Venezuela president behind crimes against humanity: UN probe
The International Fact-Finding Mission, created by the UN Human Rights Council a year ago, "found reasonable grounds to believe that Venezuelan authorities and security forces have since 2014 planned and executed serious human rights violations," mission chairperson Marta Valinas said.
Some of those violations, "including arbitrary killings and the systematic use of torture, amount to crimes against humanity," said Valinas, whose three-person team was unable to enter Venezuela but relied on remote interviews with victims, witnesses and others, as well as analysis of legal files.
"Far from being isolated acts, these crimes were coordinated and committed pursuant to state policies, with the knowledge or direct support of commanding officers and senior government officials."
The 411-page report identified the Venezuelan officials deemed responsible, citing "reasonable grounds to believe that both the President and the Ministers of People's Power for Interior Relations, Justice and Peace, and for Defence, ordered or contributed to the commission of the crimes documented."
International 'legal action'
World powers accuse Maduro of violently cracking down on dissent over Venezuela's economic collapse and on opponents in a political stand-off.
Investigator Francisco Cox told reporters the team had found evidence the president had on some occasions personally informed the national intelligence service (SEBIN) who to place under surveillance and detain.
"We have involvement and contribution to the crime by Mr. Maduro, either directly through the chain of command and sometimes circumventing the chain of command and giving the direct order," he said.
"What we have reasonable grounds to believe is that this is a state policy... It is a political decision to target political opposition, to quash opposition."
The investigators said Venezuelan authorities should conduct "independent, impartial and transparent investigations" into the violations.
But they noted "an erosion of judicial independence", and suggested the International Criminal Court "should also consider legal actions against individuals responsible for violations and crimes."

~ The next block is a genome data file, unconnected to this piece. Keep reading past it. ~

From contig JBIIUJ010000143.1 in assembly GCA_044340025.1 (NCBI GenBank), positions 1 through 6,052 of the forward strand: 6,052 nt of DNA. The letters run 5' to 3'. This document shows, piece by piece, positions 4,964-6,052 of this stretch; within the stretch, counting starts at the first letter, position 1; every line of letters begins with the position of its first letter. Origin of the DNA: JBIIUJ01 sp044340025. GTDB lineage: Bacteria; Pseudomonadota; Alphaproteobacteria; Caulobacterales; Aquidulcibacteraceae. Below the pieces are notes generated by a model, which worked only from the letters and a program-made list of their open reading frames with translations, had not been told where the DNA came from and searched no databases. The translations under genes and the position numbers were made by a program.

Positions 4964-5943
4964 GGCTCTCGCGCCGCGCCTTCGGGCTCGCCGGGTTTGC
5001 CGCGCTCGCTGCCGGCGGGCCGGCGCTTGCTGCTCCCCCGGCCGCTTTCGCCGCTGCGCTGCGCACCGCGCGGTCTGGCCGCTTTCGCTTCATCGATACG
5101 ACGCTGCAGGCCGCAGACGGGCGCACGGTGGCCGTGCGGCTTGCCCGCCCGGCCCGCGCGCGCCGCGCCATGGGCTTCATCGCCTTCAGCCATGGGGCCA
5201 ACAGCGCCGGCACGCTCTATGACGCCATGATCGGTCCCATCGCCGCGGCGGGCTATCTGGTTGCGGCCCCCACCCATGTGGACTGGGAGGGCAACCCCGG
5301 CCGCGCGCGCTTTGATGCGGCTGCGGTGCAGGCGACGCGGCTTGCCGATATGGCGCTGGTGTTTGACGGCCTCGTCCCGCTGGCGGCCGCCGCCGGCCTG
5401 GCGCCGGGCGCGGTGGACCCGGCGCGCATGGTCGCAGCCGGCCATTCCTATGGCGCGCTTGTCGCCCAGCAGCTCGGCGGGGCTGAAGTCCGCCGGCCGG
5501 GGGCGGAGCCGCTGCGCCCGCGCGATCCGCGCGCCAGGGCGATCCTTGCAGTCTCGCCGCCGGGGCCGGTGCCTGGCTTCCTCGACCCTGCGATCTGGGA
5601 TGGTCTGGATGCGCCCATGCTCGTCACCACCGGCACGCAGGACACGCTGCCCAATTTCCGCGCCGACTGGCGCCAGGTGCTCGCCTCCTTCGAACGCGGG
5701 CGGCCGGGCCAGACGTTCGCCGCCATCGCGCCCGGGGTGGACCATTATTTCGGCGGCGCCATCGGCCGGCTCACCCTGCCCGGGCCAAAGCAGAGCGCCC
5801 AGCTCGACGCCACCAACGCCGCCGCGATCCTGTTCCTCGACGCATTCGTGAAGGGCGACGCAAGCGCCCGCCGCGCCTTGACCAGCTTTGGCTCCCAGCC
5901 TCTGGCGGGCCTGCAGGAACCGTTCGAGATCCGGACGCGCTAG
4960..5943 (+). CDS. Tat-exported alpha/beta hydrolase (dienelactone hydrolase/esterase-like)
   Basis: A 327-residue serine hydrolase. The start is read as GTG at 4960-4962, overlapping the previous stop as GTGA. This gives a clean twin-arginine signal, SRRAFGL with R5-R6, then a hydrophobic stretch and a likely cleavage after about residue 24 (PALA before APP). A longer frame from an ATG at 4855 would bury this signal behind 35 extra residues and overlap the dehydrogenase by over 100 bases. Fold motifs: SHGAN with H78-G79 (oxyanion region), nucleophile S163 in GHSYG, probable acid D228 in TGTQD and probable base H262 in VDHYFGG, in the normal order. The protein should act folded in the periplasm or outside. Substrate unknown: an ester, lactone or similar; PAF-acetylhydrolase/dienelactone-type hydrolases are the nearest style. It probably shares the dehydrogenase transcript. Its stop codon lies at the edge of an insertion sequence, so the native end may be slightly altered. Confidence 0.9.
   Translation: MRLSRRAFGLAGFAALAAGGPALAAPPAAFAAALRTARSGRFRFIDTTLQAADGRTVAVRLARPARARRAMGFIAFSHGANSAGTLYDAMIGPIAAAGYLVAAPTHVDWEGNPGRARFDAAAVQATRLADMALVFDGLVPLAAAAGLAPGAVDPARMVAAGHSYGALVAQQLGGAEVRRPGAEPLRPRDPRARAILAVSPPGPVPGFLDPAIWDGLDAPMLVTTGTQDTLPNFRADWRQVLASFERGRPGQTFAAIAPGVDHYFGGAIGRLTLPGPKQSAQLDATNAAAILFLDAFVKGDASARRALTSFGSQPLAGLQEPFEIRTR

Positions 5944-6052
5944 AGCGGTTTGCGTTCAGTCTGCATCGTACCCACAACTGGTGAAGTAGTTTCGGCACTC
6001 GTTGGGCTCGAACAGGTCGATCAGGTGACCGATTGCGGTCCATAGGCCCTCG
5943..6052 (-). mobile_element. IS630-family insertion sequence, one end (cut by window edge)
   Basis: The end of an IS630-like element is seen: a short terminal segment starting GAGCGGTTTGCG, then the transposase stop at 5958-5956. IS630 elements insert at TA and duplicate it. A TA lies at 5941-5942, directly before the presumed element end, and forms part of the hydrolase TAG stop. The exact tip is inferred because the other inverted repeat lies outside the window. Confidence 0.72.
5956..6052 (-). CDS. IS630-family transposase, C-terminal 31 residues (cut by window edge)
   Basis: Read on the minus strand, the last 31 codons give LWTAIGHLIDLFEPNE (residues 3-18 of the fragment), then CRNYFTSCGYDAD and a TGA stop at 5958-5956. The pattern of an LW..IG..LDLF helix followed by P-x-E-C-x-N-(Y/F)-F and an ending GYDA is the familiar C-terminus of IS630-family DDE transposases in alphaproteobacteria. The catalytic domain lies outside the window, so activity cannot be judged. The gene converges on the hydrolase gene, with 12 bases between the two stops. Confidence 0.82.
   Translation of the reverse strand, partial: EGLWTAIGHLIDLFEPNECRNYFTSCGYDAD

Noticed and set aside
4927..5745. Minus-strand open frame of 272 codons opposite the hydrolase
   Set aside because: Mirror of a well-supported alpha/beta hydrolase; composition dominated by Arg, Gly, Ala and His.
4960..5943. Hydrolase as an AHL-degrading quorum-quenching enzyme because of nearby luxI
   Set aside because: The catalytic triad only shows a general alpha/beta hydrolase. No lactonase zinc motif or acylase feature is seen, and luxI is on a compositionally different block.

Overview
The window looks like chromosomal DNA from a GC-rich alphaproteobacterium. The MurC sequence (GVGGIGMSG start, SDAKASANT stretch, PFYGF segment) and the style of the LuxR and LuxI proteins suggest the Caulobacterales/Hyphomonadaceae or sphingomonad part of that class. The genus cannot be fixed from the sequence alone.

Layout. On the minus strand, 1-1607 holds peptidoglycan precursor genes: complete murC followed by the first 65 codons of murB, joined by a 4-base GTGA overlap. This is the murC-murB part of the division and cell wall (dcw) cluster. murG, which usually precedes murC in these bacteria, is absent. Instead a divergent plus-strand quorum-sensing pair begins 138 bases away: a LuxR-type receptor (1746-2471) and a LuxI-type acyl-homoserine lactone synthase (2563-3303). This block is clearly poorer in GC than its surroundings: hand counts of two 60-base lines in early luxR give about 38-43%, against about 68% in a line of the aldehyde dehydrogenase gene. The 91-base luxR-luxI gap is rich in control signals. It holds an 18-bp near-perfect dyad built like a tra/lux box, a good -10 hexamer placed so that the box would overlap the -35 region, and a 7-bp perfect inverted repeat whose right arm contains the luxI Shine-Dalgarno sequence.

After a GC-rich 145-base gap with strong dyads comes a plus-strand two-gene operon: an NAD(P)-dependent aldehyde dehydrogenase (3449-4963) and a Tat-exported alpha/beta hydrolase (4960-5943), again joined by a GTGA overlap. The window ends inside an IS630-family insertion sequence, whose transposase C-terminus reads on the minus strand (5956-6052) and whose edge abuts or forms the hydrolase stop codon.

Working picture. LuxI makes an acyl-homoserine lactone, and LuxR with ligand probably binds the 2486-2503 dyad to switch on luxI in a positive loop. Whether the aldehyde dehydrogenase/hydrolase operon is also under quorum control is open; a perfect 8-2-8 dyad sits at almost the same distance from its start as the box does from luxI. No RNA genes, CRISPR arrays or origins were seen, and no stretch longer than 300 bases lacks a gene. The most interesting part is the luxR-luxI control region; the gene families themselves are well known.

The report decried a vast array of abuses committed amid a gradual breakdown of democratic institutions and the rule of law.
It highlighted soaring numbers of extrajudicial killings, lamenting that the vast majority of such killings by security forces had resulted in no prosecutions.
The mission reviewed some 2,500 incidents since 2014 that led to more than 5,000 killings by security forces.
It probed 140 so-called Operations for People's Liberation, established purportedly to fight crime, but which between 2015 and 2017 resulted in 413 people being killed, shot "sometimes at point blank range".
The report said government officials had repeatedly praised such operations.
"These extrajudicial executions cannot be attributed to a lack of discipline among the security forces," Valinas said.
"The killings appear part of a policy to eliminate unwanted members of society under the cover of combating crime."
The investigators called for Venezuela to dismantle its Special Action Forces (FAES), which along with SEBIN was responsible for well over half of the killings.
UN rights chief Michelle Bachelet had called last year for the forces to be dissolved, but Valinas said they were "still active".
The investigators also decried the "systematic practice of torture" against people detained during anti-government protests or accused of rebellion and coup attempts.
It listed techniques including rape, asphyxiation, beatings, electric shocks and death threats to extract confessions or as punishment.
At least three people had died after being subjected to torture while in the custody.
Cox stressed that commanding officers and high-level officials "had full knowledge of this pattern of crimes".
He said the investigators had drawn up a list of 45 officials within the two agencies "who should be investigated and prosecuted".